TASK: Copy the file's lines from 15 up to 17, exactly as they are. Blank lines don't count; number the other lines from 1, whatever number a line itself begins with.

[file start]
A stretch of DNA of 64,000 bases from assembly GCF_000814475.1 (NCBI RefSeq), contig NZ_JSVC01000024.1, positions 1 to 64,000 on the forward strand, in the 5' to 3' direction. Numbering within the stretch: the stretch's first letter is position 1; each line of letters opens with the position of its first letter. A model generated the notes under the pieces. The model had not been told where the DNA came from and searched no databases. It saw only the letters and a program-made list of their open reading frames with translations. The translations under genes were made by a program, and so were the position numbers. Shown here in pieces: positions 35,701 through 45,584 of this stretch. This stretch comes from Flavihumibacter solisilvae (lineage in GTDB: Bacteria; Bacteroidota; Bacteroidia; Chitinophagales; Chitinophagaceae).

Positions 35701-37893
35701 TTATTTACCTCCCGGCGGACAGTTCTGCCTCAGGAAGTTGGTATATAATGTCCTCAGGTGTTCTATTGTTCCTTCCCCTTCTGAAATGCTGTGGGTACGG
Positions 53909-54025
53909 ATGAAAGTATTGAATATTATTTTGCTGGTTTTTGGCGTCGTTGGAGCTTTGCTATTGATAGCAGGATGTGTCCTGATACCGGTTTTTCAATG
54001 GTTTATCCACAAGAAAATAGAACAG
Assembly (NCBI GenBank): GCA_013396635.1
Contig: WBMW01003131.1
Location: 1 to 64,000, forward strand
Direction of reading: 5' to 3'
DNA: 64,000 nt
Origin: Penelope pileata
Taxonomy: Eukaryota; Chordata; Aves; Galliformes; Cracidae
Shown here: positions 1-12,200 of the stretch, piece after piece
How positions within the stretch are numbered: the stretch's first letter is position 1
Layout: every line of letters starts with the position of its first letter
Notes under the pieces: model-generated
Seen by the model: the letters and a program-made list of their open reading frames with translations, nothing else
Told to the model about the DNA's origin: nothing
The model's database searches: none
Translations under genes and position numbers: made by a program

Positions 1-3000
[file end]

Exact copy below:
How positions within the stretch are numbered: the stretch's first letter is position 1
Layout: every line of letters starts with the position of its first letter
Notes under the pieces: model-generated